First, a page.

The New York Times on Friday once again proved itself to have absolutely no clue how budgets work.
In its editorial "Negotiating the Debt Ceiling on a Knife's Edge," the Times - like so many other math-challenged "news" organizations in America today - blamed the current debt ceiling woes on the Bush tax cuts and Republican refusal to raise revenues:
Every fresh report of “progress” on the debt-ceiling talks produces new reasons to feel profoundly uneasy. The talks were misbegotten from the beginning, made necessary only by the irresponsible refusal of Republicans to pay the nation’s bills unless they got everything their way on government spending and taxes.
So the talks were "misbegotten" and only "made necessary" because the Republicans refuse to raise taxes?
This not only requires a willing suspension of arithmetic acumen but also a pre-schooler's knowledge of recent history.
The Democrats controlled both chambers of Congress and the White House for two years. In only one of those years did they propose a budget.
They chose to completely abdicate this responsibility in 2010 due to fears whatever they offered would hurt them at the polls.
What the Times and all of its Obama-loving brethren in the press have been ignoring is that this situation we're facing today was brought on by the failure of the Party they support to address this matter well before the clock approached midnight.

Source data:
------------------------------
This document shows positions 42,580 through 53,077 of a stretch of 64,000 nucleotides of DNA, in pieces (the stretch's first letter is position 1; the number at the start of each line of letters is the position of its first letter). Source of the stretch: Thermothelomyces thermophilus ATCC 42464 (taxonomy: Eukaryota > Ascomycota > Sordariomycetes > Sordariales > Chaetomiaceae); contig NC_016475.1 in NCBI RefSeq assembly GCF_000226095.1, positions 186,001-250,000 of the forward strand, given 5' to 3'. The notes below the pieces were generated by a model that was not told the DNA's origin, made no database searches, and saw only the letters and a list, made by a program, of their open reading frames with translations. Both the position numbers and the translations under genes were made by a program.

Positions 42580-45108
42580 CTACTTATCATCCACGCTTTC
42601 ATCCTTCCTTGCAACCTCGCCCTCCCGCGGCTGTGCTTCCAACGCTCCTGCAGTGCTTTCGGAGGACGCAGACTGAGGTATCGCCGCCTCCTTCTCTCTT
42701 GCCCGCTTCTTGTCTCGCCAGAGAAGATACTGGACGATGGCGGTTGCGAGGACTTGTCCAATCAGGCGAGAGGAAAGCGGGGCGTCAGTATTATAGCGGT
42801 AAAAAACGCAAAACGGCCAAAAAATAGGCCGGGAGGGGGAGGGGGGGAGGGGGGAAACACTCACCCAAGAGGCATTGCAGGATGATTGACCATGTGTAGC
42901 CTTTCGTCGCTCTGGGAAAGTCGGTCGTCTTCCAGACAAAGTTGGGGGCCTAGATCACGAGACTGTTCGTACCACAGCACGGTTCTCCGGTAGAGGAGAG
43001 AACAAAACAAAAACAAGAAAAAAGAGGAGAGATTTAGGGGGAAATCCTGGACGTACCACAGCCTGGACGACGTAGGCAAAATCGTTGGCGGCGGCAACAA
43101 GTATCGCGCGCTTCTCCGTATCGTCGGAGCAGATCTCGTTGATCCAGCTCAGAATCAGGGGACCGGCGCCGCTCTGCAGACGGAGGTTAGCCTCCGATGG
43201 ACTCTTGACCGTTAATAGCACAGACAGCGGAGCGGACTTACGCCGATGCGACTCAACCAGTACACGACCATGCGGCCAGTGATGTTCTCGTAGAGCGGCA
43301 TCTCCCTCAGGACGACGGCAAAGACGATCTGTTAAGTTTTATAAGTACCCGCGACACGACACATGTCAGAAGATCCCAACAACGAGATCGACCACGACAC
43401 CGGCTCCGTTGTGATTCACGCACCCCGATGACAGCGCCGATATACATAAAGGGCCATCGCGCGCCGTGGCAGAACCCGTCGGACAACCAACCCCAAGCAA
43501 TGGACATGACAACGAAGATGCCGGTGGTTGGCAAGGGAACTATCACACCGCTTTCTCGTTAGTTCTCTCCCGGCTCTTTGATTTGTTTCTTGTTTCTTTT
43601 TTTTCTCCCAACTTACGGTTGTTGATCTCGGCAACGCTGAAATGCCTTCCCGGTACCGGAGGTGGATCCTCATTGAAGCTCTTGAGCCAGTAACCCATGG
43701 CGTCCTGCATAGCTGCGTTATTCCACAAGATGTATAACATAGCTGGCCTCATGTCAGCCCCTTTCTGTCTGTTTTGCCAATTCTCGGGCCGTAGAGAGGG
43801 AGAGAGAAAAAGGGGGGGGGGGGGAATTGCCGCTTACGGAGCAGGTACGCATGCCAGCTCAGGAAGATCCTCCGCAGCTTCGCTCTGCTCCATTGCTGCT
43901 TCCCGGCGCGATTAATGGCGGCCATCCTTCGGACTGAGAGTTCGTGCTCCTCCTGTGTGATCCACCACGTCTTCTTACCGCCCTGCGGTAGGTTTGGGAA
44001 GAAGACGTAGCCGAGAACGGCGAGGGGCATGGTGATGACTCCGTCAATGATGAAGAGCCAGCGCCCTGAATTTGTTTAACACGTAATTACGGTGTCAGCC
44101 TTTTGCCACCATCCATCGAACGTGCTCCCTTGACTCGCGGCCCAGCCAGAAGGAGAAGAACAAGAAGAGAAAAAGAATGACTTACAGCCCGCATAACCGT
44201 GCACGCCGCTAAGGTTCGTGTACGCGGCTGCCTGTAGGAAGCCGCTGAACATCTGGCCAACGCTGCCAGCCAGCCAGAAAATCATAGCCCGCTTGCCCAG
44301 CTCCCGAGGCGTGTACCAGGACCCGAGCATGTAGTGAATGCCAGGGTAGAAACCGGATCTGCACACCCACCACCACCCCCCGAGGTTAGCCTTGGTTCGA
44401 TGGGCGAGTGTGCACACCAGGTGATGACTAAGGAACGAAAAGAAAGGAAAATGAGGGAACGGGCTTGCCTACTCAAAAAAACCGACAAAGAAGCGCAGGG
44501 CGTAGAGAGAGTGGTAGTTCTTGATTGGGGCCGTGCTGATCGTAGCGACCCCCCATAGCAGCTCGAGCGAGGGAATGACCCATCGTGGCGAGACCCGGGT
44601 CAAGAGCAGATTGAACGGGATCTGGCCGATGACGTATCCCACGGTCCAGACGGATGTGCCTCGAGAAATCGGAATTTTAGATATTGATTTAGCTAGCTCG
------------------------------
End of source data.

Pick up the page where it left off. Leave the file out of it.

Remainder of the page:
During his press conference last week, the President joked about his daughters - whatever their ages - getting their homework done a day before its due, and chided Republicans to do the same.
Yet it is him and his Party that have consistently dragged their feet on matters relating to the budget, a fact his press all too gladly continue to give him a pass for as they blame all the nation's fiscal woes on Republicans.
The Times on Friday was more than willing to do its part:
It is already clear that the Republicans have succeeded spectacularly in their insistence that the agreement be mostly about spending cuts rather than building back the money lost from the Bush tax cuts that was the principal cause of the deficit.
Ah yes. Our deficit problem is all because of the Bush tax cuts.
It has absolutely nothing to do with a 41 percent increase in spending since the Democrats took over Congress in January 2007.
The final Republican-created and Bush signed fiscal 2007 budget spent only $2.73 trillion. If we spent that this year, with projected tax receipts of $2.57 trillion, our budget would practically be balanced.
If the Democrats had only raised spending at the rate of inflation, the 2011 deficit would be $370 billion and we'd be nowhere near the debt ceiling.
Nevermind such inconvenient truths, Times readers. In the Gray Lady's strange world, eliminating the Bush tax cuts - which might raise $379 billion a year - completely wipes out a $1.5 trillion deficit.
Isn't it funny that the same people who accuse conservatives of being anti-science because they don't believe carbon dioxide is destroying the planet are anti-math?
And they have the nerve to call us the know-nothings.